For more on marketing for religious organizations see the chapter on marketing by Bob Whitesel in Bruce L. Petersen, Edward A. Thomas and Bob Whitesel (eds) Foundations of Church Administration: Professional Tools for Church Leadership (Kansas City: Beacon Hill Press, 2010), pp. 157-181).

Download the chapter here (not for public distribution, but remember if you benefit from the chapter please support the publisher and author by purchasing a copy): BOOK ©Whitesel EXCERPT – FOUNDATIONS CH ADMIN Marketing

STRATEGIC PLANNING & A Simple QSPM Grid To Assess Which Visionary’s Idea is Best

by Bob Whitesel, D.Min., Ph.D., 9/17/15.

A former student told how a congregant abused the power of “vision” to push through an idea that was not in the best interest of the church.  The student wished there could be a way to prevent persuasive forecasters from selling the church on ideas, that though they may look good in a vision, in reality are not good for the church.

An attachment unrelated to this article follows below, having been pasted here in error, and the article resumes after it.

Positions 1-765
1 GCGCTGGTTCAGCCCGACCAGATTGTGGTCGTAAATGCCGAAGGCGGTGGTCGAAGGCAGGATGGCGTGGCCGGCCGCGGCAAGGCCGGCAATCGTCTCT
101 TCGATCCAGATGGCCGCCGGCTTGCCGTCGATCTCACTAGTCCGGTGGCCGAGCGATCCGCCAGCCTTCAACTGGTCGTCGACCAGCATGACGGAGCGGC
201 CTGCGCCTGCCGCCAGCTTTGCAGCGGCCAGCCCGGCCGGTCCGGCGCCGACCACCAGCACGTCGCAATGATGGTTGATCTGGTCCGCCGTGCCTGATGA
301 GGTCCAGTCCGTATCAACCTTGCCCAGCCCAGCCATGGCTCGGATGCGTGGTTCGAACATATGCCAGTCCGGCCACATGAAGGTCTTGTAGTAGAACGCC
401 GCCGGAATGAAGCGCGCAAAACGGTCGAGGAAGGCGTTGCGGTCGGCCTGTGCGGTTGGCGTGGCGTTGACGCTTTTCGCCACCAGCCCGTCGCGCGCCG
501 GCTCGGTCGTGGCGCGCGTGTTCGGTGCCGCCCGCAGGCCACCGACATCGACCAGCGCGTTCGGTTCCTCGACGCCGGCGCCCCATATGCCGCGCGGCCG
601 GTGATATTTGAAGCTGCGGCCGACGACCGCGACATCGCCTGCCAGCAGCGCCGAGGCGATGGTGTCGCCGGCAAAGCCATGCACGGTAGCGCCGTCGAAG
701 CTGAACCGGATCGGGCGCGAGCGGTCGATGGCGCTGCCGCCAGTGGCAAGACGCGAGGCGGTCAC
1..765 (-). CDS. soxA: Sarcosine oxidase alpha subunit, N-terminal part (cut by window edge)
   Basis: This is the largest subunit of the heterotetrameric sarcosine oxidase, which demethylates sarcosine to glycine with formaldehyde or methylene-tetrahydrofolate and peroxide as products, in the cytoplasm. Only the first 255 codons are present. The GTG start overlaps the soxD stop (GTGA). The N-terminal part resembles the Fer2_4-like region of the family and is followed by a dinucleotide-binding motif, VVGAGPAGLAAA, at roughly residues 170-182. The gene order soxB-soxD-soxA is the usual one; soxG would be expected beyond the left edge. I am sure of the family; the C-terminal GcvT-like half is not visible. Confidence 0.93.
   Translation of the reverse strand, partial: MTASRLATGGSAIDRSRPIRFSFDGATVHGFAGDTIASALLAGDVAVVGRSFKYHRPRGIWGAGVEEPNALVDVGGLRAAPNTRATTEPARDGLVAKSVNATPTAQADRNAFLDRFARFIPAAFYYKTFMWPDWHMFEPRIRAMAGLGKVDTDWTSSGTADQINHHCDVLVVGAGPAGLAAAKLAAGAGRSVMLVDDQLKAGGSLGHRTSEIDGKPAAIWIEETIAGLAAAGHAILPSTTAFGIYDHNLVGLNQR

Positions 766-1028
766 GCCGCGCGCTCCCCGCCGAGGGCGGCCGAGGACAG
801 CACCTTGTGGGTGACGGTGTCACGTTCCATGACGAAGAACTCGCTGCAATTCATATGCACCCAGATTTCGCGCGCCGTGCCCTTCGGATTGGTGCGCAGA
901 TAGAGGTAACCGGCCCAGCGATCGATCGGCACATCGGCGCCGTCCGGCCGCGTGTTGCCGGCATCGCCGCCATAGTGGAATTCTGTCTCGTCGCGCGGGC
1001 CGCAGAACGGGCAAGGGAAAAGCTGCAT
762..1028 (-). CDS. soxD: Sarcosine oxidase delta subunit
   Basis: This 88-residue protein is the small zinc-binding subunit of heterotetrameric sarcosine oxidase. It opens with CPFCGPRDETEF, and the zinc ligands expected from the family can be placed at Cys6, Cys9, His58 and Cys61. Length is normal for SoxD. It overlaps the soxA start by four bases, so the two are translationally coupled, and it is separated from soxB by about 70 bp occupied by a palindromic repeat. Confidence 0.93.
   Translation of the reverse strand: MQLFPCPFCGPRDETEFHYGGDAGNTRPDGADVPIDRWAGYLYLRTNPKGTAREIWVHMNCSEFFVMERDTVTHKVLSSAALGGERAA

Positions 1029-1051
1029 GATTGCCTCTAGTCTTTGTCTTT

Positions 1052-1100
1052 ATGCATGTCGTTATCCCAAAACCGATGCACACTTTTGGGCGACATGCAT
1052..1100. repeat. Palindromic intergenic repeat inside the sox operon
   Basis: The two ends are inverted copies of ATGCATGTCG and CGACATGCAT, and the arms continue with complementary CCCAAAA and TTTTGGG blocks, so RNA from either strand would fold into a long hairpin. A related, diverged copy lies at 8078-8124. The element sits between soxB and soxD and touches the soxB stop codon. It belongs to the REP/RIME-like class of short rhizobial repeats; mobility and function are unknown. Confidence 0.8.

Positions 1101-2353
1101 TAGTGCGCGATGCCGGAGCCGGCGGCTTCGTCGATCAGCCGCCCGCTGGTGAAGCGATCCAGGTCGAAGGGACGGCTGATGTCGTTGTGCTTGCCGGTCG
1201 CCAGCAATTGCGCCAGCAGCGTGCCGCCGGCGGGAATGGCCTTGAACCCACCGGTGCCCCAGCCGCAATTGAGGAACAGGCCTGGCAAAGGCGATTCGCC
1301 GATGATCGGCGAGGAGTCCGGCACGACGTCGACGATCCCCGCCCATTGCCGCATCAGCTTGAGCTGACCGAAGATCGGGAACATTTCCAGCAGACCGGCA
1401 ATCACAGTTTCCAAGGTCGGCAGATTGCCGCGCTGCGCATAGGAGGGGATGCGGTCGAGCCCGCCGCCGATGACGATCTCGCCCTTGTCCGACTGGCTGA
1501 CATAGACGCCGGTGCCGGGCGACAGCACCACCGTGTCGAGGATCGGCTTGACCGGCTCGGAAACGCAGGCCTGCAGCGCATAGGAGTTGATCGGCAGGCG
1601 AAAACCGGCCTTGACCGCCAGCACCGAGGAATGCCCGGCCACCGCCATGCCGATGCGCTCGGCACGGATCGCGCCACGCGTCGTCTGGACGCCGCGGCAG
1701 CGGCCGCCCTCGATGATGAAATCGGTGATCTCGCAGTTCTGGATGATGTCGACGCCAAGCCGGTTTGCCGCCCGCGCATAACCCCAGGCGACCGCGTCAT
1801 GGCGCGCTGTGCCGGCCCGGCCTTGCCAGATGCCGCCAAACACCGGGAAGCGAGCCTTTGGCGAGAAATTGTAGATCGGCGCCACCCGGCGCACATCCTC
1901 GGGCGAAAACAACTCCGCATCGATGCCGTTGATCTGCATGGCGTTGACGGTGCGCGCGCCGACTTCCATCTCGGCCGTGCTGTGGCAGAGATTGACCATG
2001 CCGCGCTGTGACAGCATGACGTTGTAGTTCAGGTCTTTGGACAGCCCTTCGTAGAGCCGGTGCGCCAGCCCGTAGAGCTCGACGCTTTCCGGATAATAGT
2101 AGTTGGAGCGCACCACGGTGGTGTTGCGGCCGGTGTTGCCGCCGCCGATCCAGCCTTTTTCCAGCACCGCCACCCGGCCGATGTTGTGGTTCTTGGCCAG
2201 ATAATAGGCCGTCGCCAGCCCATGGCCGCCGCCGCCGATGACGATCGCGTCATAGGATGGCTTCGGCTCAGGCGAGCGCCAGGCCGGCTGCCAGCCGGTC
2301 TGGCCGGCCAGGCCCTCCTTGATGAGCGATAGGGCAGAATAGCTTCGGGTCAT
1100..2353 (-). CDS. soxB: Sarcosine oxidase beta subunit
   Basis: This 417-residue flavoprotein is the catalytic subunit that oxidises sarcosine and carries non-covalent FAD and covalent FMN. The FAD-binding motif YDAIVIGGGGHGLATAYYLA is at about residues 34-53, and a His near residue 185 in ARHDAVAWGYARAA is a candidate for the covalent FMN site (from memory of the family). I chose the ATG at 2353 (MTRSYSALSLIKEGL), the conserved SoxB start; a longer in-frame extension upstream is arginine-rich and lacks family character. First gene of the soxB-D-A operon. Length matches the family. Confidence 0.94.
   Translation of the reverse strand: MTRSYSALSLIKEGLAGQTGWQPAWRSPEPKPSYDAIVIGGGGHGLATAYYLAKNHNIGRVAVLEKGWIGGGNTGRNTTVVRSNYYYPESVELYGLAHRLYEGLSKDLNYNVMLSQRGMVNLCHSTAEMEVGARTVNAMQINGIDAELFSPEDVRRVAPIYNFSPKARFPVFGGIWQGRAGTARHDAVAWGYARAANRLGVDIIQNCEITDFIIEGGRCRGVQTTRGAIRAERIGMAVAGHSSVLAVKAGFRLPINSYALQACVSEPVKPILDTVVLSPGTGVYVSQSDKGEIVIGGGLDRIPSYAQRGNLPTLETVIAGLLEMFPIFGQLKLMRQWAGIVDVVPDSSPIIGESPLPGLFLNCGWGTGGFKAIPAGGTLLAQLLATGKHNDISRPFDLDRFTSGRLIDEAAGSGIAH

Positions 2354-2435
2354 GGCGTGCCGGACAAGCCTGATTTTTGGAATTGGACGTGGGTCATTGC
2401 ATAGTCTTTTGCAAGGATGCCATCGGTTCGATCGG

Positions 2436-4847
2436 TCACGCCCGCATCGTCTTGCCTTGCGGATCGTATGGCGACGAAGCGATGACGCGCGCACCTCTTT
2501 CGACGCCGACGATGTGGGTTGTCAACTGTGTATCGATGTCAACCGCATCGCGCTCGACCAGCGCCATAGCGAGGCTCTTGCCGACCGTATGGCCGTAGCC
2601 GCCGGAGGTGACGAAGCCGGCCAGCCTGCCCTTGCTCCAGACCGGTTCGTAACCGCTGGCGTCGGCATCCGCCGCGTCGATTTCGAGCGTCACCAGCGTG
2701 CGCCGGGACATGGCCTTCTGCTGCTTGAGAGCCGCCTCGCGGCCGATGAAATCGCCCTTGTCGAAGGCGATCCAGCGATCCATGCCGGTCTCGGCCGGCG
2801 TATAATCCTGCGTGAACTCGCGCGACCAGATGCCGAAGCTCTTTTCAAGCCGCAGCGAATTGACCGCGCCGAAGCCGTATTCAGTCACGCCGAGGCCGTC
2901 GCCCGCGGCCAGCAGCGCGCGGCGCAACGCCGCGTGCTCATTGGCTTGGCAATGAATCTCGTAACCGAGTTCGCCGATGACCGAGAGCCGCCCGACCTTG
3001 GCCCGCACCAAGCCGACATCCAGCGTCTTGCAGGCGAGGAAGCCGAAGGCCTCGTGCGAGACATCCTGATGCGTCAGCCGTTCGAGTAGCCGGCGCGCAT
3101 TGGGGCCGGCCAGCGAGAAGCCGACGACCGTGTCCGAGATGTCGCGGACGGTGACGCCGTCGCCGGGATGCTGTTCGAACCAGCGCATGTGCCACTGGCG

Here is his observation with some comments on how to evaluate such persuasive vision-casters:

Dear Dr. Whitesel, For years ____church name___  has debated two issues. Do we build an elevator or remodel the kitchen?  The elevator ended up being built.  I remember how it all went down.  A board member gave a vision statement of why we needed an elevator and painted a picture of the future of our church and how an elevator would benefit us.  The board unanimously voted in favor and the elevator was built.”  Sincerely, ___Name of Student___

My comments: